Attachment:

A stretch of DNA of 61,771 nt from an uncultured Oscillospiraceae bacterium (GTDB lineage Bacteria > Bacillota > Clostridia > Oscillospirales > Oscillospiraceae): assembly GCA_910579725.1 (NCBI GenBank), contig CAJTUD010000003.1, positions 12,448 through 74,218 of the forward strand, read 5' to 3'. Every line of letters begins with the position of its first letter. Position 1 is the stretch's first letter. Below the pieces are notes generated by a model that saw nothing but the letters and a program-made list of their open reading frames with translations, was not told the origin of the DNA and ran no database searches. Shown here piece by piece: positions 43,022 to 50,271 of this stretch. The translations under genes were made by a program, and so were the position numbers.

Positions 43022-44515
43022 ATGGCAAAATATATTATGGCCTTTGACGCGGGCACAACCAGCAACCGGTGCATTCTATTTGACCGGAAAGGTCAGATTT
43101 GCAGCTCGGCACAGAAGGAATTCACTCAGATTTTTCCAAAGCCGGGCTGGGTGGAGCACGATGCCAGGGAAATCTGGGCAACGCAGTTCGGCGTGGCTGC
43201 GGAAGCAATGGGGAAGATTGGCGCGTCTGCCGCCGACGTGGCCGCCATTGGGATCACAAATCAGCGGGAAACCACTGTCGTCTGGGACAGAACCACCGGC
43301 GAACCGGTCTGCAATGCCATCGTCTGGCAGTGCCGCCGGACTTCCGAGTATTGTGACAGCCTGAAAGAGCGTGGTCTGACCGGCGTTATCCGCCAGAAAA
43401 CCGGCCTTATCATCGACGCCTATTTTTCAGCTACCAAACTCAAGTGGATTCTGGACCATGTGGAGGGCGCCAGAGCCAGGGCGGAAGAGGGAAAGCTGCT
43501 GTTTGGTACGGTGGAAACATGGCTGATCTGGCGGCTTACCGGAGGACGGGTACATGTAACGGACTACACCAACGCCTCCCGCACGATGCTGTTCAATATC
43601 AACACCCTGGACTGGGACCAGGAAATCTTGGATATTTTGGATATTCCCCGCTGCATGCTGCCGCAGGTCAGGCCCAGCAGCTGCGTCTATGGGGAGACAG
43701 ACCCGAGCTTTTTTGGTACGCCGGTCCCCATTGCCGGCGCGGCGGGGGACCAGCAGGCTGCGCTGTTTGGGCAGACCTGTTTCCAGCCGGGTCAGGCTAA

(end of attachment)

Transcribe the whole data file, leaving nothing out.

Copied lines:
A stretch of DNA of 61,771 nt from an uncultured Oscillospiraceae bacterium (GTDB lineage Bacteria > Bacillota > Clostridia > Oscillospirales > Oscillospiraceae): assembly GCA_910579725.1 (NCBI GenBank), contig CAJTUD010000003.1, positions 12,448 through 74,218 of the forward strand, read 5' to 3'. Every line of letters begins with the position of its first letter. Position 1 is the stretch's first letter. Below the pieces are notes generated by a model that saw nothing but the letters and a program-made list of their open reading frames with translations, was not told the origin of the DNA and ran no database searches. Shown here piece by piece: positions 43,022 to 50,271 of this stretch. The translations under genes were made by a program, and so were the position numbers.

Positions 43022-44515
43022 ATGGCAAAATATATTATGGCCTTTGACGCGGGCACAACCAGCAACCGGTGCATTCTATTTGACCGGAAAGGTCAGATTT
43101 GCAGCTCGGCACAGAAGGAATTCACTCAGATTTTTCCAAAGCCGGGCTGGGTGGAGCACGATGCCAGGGAAATCTGGGCAACGCAGTTCGGCGTGGCTGC
43201 GGAAGCAATGGGGAAGATTGGCGCGTCTGCCGCCGACGTGGCCGCCATTGGGATCACAAATCAGCGGGAAACCACTGTCGTCTGGGACAGAACCACCGGC
43301 GAACCGGTCTGCAATGCCATCGTCTGGCAGTGCCGCCGGACTTCCGAGTATTGTGACAGCCTGAAAGAGCGTGGTCTGACCGGCGTTATCCGCCAGAAAA
43401 CCGGCCTTATCATCGACGCCTATTTTTCAGCTACCAAACTCAAGTGGATTCTGGACCATGTGGAGGGCGCCAGAGCCAGGGCGGAAGAGGGAAAGCTGCT
43501 GTTTGGTACGGTGGAAACATGGCTGATCTGGCGGCTTACCGGAGGACGGGTACATGTAACGGACTACACCAACGCCTCCCGCACGATGCTGTTCAATATC
43601 AACACCCTGGACTGGGACCAGGAAATCTTGGATATTTTGGATATTCCCCGCTGCATGCTGCCGCAGGTCAGGCCCAGCAGCTGCGTCTATGGGGAGACAG
43701 ACCCGAGCTTTTTTGGTACGCCGGTCCCCATTGCCGGCGCGGCGGGGGACCAGCAGGCTGCGCTGTTTGGGCAGACCTGTTTCCAGCCGGGTCAGGCTAA